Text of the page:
In an effort to gain a better understanding of Colorado’s snowpack, Silverton’s Center for Snow and Avalanche Studies is assisting in NASA’s SnowEx Campaign. The five-year airborne project is aiming to accurately measure snow properties and conceptualize the amount of water contained in each year’s snowpack. To do so, appropriate techniques for measuring snow must be determined and eventually, the hope is to design a snow-sensing satellite.
Snow plays a major role in many areas, providing drinking water, agriculture and electrical power. It is crucial to know the amount of water that will be provided once spring hits and the snow begins to melt. Knowing where and the amount of snow that has fallen is extremely beneficial for water resource managers and hydrologists. Having the ability to measure the snow water equivalent or SWE, will allow researchers to determine the amount of water contained within a certain snowpack.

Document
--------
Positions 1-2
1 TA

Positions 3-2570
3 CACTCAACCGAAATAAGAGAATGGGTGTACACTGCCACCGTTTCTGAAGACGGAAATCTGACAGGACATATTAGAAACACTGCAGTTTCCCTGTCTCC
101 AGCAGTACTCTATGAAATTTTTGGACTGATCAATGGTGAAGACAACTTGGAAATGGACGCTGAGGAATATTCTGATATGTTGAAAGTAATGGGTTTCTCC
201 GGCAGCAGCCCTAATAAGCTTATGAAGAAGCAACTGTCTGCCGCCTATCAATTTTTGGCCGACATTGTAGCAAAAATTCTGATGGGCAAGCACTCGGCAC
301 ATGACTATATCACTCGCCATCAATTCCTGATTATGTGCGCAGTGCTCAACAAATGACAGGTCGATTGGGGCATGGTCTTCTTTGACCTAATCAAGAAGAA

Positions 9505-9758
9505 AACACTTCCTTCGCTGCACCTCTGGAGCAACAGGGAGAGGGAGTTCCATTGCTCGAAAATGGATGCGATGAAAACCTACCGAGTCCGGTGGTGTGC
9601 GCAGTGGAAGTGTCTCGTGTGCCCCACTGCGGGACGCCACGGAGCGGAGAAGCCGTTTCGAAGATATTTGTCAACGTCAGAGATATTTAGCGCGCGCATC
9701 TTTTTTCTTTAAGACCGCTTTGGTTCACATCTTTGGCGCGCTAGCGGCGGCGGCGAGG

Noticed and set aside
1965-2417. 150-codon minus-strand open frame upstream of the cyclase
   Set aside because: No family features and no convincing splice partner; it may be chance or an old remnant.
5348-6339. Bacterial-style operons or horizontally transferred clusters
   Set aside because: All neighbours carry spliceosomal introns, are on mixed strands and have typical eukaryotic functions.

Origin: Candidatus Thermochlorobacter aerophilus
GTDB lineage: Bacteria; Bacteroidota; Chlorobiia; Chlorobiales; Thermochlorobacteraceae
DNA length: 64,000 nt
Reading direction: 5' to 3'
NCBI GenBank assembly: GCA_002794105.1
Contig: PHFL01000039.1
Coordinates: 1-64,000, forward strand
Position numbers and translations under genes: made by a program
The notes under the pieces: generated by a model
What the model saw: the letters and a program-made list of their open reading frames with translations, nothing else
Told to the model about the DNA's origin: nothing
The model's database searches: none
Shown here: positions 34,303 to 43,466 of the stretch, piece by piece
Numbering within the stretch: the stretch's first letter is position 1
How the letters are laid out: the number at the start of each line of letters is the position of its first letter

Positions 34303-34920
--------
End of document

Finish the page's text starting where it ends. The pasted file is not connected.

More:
While measuring snow from the air is tricky, NASA will be flying radar and lidar to measure SWE, snow depth, surface temperature, and coverage. Advanced technologies, such as thermal imaging, microwave radar, and topographic sensors are among the tools the campaign will be utilizing for airborne measurements. Data, using real-time computer modeling, is also collected on the ground, measuring density, accumulation layers, temperature, wetness, and particle size.
Between highly advanced technology, airborne measurements, and ground measurements, the future of a global snow satellite is looking promising. Using Colorado as their first area to measure snowpack, NASA will be performing weekly flyovers to study the snow. With plans to assess more regions down the road, the hope is to make strides in snowpack assessments to better predict results, especially considering climate change.